I don’t spend a lot of time on LinkedIn these days. I do read the weekly update emails, and, occasionally, click through. Not necessarily because I think a new position among my connections will help me with what I’m currently doing (especially as I’m not entirely sure what that is anyway), but because most of my connections are also friends and I’m genuinely curious about how their careers are progressing.

I used to click through more frequently, but after about the twentieth time that an “updated their education” link sent me to a profile where I spent five minutes trying to determine what imperceptible change had been made, I decided that my time was better spent on the big events.

But a couple of weeks ago the update was by a very wide margin the most interesting I had ever received. It was recommended that I send congratulations to a former coworker who was listed as cofounder and editor-in-chief of what appeared to be a newspaper. Clicking through to LinkedIn and then doing a little Googling I discovered that indeed my former coworker had founded and was running a weekly small city newspaper.

As someone who is currently deciding how to come to terms with my great desire to write, but small amounts of time and energy to do so, I was overcome by conflicting emotions.

Primarily, I was excited for him. He and I had summer interned together, and then started working for real at the same time after we graduated from law school. We worked together for a few years until he and his wife decided to move back to the town where they went to college and met. I was really sad to see him go, because where I worked was the sort of place where people stayed for whole careers, and so I wasn’t used to losing coworkers. And, he was just a great guy.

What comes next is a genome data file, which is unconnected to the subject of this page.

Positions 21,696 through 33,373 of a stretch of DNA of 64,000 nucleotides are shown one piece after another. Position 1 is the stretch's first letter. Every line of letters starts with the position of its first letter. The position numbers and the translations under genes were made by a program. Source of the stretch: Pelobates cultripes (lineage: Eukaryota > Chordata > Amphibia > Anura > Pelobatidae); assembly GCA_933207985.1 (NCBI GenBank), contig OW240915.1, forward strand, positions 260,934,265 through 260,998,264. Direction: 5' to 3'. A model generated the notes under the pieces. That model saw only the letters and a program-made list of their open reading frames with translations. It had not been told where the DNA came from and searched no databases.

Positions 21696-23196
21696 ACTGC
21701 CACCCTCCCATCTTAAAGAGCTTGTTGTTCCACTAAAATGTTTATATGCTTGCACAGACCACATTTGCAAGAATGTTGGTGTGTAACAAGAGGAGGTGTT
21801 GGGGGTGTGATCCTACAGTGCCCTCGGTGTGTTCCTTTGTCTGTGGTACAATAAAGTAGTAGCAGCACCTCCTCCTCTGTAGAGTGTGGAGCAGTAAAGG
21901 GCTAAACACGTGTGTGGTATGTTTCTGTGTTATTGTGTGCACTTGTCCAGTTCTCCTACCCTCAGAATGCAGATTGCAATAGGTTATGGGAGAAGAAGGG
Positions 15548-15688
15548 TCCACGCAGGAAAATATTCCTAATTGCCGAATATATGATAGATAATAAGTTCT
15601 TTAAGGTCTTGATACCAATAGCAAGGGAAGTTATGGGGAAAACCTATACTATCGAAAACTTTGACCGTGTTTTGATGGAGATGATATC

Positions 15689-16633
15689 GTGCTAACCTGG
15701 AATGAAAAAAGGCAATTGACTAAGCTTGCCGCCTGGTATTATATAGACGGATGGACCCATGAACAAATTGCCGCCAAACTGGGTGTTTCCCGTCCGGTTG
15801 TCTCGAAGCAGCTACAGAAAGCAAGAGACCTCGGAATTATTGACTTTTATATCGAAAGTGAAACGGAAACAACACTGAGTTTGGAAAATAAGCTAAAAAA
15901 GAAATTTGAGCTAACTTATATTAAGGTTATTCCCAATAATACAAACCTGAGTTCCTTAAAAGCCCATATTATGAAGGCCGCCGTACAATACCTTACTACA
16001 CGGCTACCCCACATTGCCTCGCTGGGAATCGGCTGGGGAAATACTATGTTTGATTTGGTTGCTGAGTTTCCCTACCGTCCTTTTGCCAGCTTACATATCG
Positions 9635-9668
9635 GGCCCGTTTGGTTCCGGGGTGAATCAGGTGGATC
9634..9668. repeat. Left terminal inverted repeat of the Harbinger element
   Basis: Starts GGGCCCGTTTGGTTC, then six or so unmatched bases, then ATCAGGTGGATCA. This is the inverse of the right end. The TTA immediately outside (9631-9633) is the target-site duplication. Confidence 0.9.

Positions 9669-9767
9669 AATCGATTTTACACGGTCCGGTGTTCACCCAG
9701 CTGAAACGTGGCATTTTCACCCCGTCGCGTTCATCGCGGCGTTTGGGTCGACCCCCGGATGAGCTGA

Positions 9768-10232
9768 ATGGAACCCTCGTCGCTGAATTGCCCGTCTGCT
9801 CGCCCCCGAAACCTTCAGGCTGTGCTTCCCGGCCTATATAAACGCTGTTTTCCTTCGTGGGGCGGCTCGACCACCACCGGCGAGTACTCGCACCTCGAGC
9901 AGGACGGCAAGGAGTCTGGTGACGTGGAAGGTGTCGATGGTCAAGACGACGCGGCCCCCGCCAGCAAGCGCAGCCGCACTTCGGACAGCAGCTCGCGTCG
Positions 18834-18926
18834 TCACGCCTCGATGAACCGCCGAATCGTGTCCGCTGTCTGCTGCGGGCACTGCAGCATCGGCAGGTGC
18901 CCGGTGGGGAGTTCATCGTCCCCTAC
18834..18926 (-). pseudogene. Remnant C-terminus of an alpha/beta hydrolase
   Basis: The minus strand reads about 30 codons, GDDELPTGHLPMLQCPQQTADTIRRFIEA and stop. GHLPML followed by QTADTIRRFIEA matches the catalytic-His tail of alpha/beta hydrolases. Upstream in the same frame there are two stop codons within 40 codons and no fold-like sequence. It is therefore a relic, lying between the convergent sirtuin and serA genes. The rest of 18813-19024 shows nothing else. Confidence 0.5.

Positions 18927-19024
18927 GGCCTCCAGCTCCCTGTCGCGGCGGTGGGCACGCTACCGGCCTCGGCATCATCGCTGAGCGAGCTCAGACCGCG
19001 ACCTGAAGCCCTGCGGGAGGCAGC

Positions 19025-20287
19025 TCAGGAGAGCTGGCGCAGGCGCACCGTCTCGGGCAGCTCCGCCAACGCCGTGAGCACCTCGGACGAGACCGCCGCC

I followed him over the years through occasional emails, word-of-mouth from people who were a little closer to him, and then through LinkedIn and the blog he eventually started. He first went to work for a small firm, and after a couple years hung out his own shingle. A few years later he and his wife decided to travel the world and that was the last I had heard. And so I was excited to see what he was doing next, and I was pleasantly surprised that he was embarking on this endeavor.

I was excited to hear that he had started a newspaper, despite the supposed death of print journalism, because it seemed like such a fun and exciting and him thing to do. I offered him my sincere congratulations.

The other emotion that was flooding in, was a bit mushier, though, and harder to pinpoint. It wasn’t envy or anything like that, but more of a realization that I would probably never do such a thing. It seemed so brave.

I was trying to articulate that to my husband who pointed out that I am (and we are) risk averse. And it’s true. I’ve use the expression “a bird in hand is worth two in the bush” at least three times in the last couple of weeks!

But upon further reflection, what I’m doing right now is a little bit brave and risky, at least for me. I never expected that I would leave my secure job to be a stay-at-home mom and as a bonus get the space, if not always the time, to figure out if I want to be a “writer,” and what that means and looks like.

That’s kind of insane, right?

But here I am, doing it, trying to make it work on a very casual, toe-dipping manner, and really excited about how good it could become.

Maybe it’s not “risky” because I don’t have much to lose other than my time. That is, if my writing doesn’t go anywhere, then I’m no worse off than if I never wrote a word. But I do think it takes a little something to put your words out there for the world to see, and I’m glad I’m doing even if it’s a little scary. And it’s a reasonable scale given that I’m still adjusting to spending my days with a toddler (preschooler?!) and an increasingly mobile infant.

So I’m okay that I didn’t start a newspaper or something larger than my own blog. Because, for me, right now this is enough.